New York's art dealers quickly saw the worth of Marsh's watercolors. Valentine Dudensing Gallery gave him a one-man exhibition in 1927, followed by Weyhe Gallery in 1928, and Marie Sterner Gallery in 1929. In 1930 Frank K. Rehn became Marsh's exclusive dealer, holding solo exhibitions almost every year for the rest of Marsh's life.

In 1929 Thomas Hart Benton introduced Marsh to the egg tempera medium. Tempera required powdered pigments mixed with egg yolk as a binder and a bit of water instead of the linseed oil used in oil painting which Marsh had difficulty mastering. Marsh liked tempera because it allowed him to build a painting in a continuous process without waiting for it to dry, like the watercolor medium he worked in regularly. The luminosity and clearness of drawing was preserved in the egg tempera medium, while the egg yolk provided the richness of oil paint. The light in Marsh's tempera work came from a gessoed ground thinly glazed over or exposed by rubbing back to it. Opaque white was sometimes used by Marsh in underpainting highlights or in superimposed details. In tempera, Marsh drew with his brush and used color realistically, building his forms with black or grey outlines. In these works, Marsh learned to integrate form and color to create projection and depth. Marsh finished a painting with a protective coat of varnish or wax to add further depth and brilliancy. From 1929 to 1940, Reginald Marsh used tempera exclusively rather than oil. Marsh continued to be a brilliant watercolorist, but in mastering tempera he was able to build more complex compositions. Our exhibition has tempera works of burlesque and Coney Island subjects, as well as one of shoppers along 14th Street.

Between 1929 and 1940, Marsh explored more serious subjects for his art as he transformed himself from a freelance illustrator on the entertainment beat into a recognized artist. He documented the urban population's pursuit of pleasure, exhibitionism, and public sexuality in his burlesque, Coney Island, and Luna Park subjects. In the burlesque paintings, the dancers' explicit poses are used to dramatically break through the staring void in which male patrons are suspended as voyeurs. In numerous beach scenes at Coney Island, he painted a mix of men and women of all ages and physical conditions, exhibiting themselves as they enjoyed each other and the beach. Marsh saw burlesque and Coney Island as opportunities to paint both the human body and the human character. At Luna Park, he was also able to paint crowds and courting couples as part of a fantasy world of side shows, merry-go-rounds, roller coasters, and tunnels of love. Unlike most artists, Marsh did not travel out of New York during the summer as the magnet of Coney Island's crowds kept him at home. As a result, one sixth of Marsh's paintings are set in Coney Island at the beach or at Luna Park. Our exhibition has half a dozen examples of Marsh's Coney Island subjects. In the major tempera Wooden Horses, 1936, Marsh painted both himself and his wife, Felicia, on the Luna Park merry-go-round.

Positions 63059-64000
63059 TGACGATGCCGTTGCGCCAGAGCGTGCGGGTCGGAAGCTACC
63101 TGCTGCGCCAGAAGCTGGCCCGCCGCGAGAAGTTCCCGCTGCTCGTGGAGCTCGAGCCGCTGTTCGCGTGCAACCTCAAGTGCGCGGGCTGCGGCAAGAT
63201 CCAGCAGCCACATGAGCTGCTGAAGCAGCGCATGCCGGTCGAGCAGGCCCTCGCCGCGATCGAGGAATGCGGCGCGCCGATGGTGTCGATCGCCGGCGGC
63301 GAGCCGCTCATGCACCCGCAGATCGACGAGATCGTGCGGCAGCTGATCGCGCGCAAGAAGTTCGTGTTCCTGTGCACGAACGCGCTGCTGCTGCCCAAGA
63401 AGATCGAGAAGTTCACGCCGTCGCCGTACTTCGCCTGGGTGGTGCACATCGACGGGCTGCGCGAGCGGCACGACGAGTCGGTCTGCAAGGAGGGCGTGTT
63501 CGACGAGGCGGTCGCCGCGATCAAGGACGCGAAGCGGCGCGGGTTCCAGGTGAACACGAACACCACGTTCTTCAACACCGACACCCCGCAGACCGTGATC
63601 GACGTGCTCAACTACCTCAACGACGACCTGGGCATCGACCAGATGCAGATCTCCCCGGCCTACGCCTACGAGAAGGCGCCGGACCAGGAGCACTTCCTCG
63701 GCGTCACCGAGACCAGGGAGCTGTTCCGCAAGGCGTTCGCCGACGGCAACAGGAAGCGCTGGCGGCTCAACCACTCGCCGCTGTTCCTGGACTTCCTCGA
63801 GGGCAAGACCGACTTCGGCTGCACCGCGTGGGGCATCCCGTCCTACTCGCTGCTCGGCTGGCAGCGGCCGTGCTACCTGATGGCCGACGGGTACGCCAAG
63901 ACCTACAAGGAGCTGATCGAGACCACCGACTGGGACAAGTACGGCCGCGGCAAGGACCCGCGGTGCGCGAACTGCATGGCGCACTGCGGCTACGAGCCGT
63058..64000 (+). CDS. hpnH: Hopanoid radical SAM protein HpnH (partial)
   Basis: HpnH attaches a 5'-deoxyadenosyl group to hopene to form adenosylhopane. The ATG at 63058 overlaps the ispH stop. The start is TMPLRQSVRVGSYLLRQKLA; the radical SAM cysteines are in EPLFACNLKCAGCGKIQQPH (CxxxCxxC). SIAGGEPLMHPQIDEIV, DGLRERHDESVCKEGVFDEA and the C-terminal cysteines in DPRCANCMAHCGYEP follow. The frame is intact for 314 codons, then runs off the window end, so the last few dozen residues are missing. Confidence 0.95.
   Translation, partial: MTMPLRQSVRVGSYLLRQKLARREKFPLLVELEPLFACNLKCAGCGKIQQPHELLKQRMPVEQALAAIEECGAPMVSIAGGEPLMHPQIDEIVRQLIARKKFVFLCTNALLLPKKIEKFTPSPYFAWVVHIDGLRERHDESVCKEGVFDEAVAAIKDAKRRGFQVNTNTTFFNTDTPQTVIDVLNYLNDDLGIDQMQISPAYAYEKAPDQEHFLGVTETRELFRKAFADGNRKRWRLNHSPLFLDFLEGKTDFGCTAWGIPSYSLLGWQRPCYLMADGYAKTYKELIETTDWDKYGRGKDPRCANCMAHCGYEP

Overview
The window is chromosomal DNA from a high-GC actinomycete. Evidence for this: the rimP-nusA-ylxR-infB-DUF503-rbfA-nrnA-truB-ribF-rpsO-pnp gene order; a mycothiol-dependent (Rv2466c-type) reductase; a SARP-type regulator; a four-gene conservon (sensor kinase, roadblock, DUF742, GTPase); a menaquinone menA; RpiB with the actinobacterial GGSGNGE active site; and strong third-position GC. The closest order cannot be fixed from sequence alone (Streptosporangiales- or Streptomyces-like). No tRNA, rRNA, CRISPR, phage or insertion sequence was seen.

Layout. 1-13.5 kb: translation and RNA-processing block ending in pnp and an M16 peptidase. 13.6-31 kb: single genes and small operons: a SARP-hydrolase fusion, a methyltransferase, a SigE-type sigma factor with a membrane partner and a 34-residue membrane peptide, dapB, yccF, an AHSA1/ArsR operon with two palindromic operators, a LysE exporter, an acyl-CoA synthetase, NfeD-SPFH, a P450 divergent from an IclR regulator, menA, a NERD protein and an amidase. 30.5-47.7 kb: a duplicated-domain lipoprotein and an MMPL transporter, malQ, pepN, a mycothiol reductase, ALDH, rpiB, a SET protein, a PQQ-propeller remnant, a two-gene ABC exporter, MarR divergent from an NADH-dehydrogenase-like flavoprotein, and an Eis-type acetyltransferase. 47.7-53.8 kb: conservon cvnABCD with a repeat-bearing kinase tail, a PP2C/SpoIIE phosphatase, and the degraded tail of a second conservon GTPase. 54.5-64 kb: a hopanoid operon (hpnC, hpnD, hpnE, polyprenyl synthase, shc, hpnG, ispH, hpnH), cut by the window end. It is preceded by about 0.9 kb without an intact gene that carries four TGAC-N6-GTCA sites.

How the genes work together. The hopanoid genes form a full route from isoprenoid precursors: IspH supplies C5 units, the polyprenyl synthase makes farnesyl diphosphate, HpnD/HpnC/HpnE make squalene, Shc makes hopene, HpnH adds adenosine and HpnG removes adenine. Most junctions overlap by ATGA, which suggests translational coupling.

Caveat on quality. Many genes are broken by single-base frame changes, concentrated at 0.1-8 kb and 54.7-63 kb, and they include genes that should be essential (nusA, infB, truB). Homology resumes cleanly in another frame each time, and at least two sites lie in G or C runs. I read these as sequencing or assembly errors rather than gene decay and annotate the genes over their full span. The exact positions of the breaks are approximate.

To develop a composition that suited these crowded burlesque theater and beach subjects, Marsh studied the Old Masters, including sketching trips to European museums. He focused on Titian, Rubens, and Michelangelo to discover how they organized large groups of figures against architectural backdrops or landscapes. Marsh referenced the Old Master compositional device of friezes to create rhythmic compositions full of movement. Marsh developed the frieze device in his own work from 1930 to 1945. He often made use of two or more friezes, one behind the other, with openings through which the furthest ones could be seen. One such frieze, The Beach, an ink drawing, is included in our exhibition.

As a further aid to painting his crowd scenes at Coney Island, Marsh added photography to his skills in 1930. He used a 35 millimeter camera with black and white film. While some figures and groups that he photographed were transferred directly to his paintings, he also discovered through his photography that people often repeated certain poses and positions which could then be used to capture the spirit he was after in any composition.

A significant theme for Reginald Marsh during the 1930s and 1940s was the instability of life as represented by the human wreckage of the Great Depression. Marsh painted men who were out of work or down-and-out in contrast to active, striding working women who appear better able to find jobs in the changing New York economy. Unlike the Social Realists who insisted on characterizing their figures as heroes, oppressors, or victims, Marsh was the first to paint the lowest level of society with drastic realism and without a loaded political comment.